Against a backdrop of continuing ethnic violence, delegations from South Sudan’s warring factions have arrived in Ethiopia to try to negotiate a settlement to the crisis that has riven Africa’s newest nation since mid-December.
Representatives of former vice-president Riek Machar will meet with negotiators appointed by South Sudan’s president, Salva Kiir, who this week declared a state of emergency in Unity and Jonglei, two states said to be controlled by the rebels.
Member states of the Intergovernmental Authority on Development (IGAD) are urging the two sides to bring an end to violence that has seen at least 1000 people killed and up to 200,000 displaced, and the US has urged its citizens to leave the country as it withdraws its embassy staff.
In a press conference on December 16, Kiir refered to a “coup attempt” and “criminal actions” by his former vice-president who was sacked in July. Machar, meanwhile, has referred to the “manufacturing of a coup plot to launch a crackdown against the opposition … the country is to be united and cannot tolerate one man’s rule or it cannot tolerate dictatorship”.
But instead of obsessing as to whether this has been a coup attempt, it is more fruitful to consider the apparent collapse in cohesion of the Sudan People’s Liberation Army (SPLA) – its politics, and the tensions and drama surrounding it.
State of violence
South Sudanese politics is interwoven with low-intensity warfare, inter-ethnic violence and norms of authority grounded in violence. This violence is designed to generate loyalty, fear and legitimacy within a region or an ethnic group vis-à-vis those in power. The army in South Sudan has tremendous importance both as a space for politics and as a “welfare provider” within the nascent state. Furthermore, the make-up of the army reflects the divided politics of the country.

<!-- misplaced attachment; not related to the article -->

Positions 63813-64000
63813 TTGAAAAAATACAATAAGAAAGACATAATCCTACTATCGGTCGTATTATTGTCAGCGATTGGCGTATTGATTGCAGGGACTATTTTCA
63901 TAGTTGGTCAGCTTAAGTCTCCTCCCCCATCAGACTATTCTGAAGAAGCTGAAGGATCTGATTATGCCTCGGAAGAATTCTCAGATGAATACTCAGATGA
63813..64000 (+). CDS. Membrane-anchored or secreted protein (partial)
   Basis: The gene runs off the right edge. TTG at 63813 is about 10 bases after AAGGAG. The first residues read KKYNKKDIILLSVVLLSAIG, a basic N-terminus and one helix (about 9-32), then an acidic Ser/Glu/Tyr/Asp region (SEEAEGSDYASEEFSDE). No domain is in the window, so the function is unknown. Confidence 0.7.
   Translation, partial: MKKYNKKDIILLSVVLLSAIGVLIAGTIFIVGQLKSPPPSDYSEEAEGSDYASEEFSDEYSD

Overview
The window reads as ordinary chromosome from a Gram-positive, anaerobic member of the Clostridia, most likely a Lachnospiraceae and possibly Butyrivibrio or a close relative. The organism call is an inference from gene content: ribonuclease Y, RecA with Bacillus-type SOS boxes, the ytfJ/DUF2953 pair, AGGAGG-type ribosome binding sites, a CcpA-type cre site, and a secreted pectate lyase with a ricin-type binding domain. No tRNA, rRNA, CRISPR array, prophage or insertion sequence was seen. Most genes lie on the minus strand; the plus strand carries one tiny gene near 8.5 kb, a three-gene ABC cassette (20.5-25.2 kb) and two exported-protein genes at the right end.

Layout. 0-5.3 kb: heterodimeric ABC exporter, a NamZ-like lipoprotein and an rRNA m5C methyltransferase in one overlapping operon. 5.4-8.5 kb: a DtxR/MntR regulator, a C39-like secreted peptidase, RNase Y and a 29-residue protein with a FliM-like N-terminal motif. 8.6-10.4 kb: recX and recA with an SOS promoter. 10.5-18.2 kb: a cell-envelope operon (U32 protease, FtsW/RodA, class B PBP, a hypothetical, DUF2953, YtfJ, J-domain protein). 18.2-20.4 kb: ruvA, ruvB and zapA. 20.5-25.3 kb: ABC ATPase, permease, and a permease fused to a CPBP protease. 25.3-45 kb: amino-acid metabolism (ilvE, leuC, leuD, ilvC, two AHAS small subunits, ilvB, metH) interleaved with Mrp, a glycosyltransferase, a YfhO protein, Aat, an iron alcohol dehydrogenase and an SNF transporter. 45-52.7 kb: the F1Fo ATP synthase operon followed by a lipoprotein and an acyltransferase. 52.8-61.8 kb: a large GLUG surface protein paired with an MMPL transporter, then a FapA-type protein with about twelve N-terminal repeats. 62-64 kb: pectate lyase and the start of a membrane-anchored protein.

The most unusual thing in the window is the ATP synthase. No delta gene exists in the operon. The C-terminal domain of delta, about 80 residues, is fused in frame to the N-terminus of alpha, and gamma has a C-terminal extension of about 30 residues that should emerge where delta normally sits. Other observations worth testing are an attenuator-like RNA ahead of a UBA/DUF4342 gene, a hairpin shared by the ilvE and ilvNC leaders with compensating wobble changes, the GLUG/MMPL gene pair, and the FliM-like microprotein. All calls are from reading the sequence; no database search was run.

Internal factionalism and defections have marked the SPLA in recent years. Commanders, particularly those from other armed groups integrated into the SPLA (particularly from the South Sudan Defence Forces), have reacted to a perceived lack of integration and authority, power and military command. One notable case is that of Peter Gadet.
After the Comprehensive Peace Agreement (CPA) of 2005, Gadet obtained the opportunity to integrate into the SPLA with thousands of his soldiers and acquired a high-ranking post as a major general. But he defected after he was moved from one army position to another, and declared an armed revolt against the SPLA in 2011. A few months later he was offered an amnesty by Kiir. He re-joined the SPLA in August 2011. During the current events, he has once again defected and his troops are in control of Jonglei state.
What internal defections like these show is that the leaders of the SPLA and contending rebel militias alike are still deeply attached to ethnic and tribal identities, as well as patronage relations: anyone connected to top army officers through family, clan or ethnicity has ready access to influence and benefits. In other words, the SPLA is still in the process of transformation from a conglomerate of several armed groups loyal to specific commanders into a professional, non-partisan, national army.